As it turns out, when the population at large are instructed to work from home and shelter in their houses to avoid a global pandemic, that translates into a pretty hefty decrease in footfall for high street stores and retailers.
Sarcasm aside, it’s now starting to look increasingly grim for shopping centres, high streets and other retail outlets as the current economic brakes remain firmly applied.
If we take the Trafford Centre falling into administration in June, after 20 years, as something of a canary in the mine, then it’s a pretty alarming wake-up call for commercial property owners, retailers and store owners.
There was a fairly noticeable, if rather longer-term, decline appearing in high street shopping regardless, but this has now been driven into hyper-speed by the current economic conditions meaning that many consumers simply don’t feel safe heading to crowded shopping centres and stores.
Job losses, closures and administrations have been racking up since the start of lockdown measures in March, and it’s getting increasingly difficult to see how the high street as we know it can ever return post-COVID.
That’s not necessarily a terrible thing, however, and will simply mean renewal in other ways, and a changing of the landscape of city and town centres, but what can we expect?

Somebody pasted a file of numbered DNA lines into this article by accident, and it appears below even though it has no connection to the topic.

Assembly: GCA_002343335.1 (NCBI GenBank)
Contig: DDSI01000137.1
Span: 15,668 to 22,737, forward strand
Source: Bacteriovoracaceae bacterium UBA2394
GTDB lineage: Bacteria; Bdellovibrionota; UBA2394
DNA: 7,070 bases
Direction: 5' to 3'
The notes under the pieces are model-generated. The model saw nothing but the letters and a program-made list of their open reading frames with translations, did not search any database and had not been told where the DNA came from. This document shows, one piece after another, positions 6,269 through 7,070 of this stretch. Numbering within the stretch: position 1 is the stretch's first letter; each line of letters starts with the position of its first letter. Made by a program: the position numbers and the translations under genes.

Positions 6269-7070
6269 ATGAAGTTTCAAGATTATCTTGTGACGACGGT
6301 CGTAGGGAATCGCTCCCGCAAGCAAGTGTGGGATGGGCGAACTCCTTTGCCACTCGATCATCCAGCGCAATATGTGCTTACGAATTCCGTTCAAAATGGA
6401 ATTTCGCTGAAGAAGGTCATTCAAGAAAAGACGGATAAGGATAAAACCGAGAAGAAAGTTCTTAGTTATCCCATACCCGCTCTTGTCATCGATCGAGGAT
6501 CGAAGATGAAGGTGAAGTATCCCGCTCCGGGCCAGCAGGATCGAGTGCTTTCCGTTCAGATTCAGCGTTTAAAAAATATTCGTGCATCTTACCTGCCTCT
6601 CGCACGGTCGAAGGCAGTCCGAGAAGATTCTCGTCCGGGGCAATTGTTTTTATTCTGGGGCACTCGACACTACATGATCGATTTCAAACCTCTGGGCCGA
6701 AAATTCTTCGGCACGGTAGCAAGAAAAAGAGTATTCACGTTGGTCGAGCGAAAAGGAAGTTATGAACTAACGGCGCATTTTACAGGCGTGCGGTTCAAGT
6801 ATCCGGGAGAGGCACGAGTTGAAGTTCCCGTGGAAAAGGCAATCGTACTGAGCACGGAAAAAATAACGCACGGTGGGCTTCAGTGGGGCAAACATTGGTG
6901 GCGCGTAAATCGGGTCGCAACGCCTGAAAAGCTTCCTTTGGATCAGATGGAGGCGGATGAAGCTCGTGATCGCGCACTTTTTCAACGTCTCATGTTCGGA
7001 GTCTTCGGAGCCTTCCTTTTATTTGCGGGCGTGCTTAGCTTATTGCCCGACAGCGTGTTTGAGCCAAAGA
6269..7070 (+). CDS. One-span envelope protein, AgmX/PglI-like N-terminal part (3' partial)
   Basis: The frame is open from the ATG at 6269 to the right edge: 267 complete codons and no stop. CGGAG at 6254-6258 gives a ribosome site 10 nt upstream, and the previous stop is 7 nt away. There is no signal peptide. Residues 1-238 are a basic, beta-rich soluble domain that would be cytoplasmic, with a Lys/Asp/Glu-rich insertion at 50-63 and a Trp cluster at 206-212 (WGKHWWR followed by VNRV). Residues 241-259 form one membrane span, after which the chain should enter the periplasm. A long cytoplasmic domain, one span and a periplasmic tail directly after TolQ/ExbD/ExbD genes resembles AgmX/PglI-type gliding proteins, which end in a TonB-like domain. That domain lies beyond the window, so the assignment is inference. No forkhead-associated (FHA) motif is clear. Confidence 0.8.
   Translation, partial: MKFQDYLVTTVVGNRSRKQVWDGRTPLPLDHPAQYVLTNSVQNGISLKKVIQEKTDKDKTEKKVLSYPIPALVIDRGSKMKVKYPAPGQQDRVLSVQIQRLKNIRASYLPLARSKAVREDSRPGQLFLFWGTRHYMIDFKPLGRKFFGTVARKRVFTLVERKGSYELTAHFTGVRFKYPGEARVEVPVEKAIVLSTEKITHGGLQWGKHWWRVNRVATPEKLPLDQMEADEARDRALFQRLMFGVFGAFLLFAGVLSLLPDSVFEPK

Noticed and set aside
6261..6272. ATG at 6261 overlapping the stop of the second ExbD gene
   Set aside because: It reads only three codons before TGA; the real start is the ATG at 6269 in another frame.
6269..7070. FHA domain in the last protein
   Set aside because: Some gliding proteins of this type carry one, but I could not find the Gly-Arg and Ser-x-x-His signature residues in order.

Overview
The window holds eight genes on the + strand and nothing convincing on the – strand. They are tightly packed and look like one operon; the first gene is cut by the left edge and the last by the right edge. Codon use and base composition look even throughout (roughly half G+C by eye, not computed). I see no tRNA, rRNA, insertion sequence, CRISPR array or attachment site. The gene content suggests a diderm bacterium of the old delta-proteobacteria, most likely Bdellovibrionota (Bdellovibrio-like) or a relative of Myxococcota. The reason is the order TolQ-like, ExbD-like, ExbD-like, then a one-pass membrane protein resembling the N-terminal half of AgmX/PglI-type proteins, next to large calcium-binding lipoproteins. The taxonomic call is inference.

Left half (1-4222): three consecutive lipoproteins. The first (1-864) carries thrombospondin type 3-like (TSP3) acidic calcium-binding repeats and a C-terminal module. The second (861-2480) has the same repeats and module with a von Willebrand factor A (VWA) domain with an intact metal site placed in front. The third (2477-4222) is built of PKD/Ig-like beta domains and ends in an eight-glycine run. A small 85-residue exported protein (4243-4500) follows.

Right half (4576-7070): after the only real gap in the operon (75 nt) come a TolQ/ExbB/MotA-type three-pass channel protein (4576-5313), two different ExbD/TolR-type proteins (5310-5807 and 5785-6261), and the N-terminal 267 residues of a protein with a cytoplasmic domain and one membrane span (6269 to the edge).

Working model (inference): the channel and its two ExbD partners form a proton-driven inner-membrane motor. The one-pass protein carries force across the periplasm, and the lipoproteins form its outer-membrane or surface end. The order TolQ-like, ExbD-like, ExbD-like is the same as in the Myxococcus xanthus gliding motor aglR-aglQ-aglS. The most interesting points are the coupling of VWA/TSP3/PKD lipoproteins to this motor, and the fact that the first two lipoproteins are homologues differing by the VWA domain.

As it so happens, online shopping has shot through the roof. That’s not exactly shocking given the introduction of this piece, but it presents the balance to the decline of physical retail.
This, in turn, has meant that there has been a huge re-balancing towards town centres and smaller community areas. Where city centres and large retail parks used to dominate thanks to footfall, smaller town centres are increasingly returning to bustling hubs of activity.
As reported by City A.M, ‘Retail property values are expected to fall up to 40 per cent over the next year due to the impact of the coronavirus pandemic on the UK high street, according to a survey of investors.’
With such a significant decrease in values and activity, the question then becomes what will happen to these properties if, first of all, their values are going to drop so sharply, but secondly, who will occupy them if there aren’t any businesses?
The biggest clue so far has come in the form of what we can already see happening in other parts of the country. City A.M again have been reporting on high streets being converted into more localised leisure businesses such as cafes and bars, but mostly being converted into residential properties.
Across areas in the south east, pubs and other businesses are closing and making way for new residential developments in order to provide protection for investors.
Given the current success of Buy-To-Let in the UK, and especially England, it’s not surprising that investors are now turning to this tried and trusted sector to provide stability and growth. There is plenty of research to also suggest pent-up demand coming to a head for these types of properties.
As the landscape of the country continues to change at a rapid pace, it’s going to become exactly the right time for smart property investors to expand their portfolios all across the country.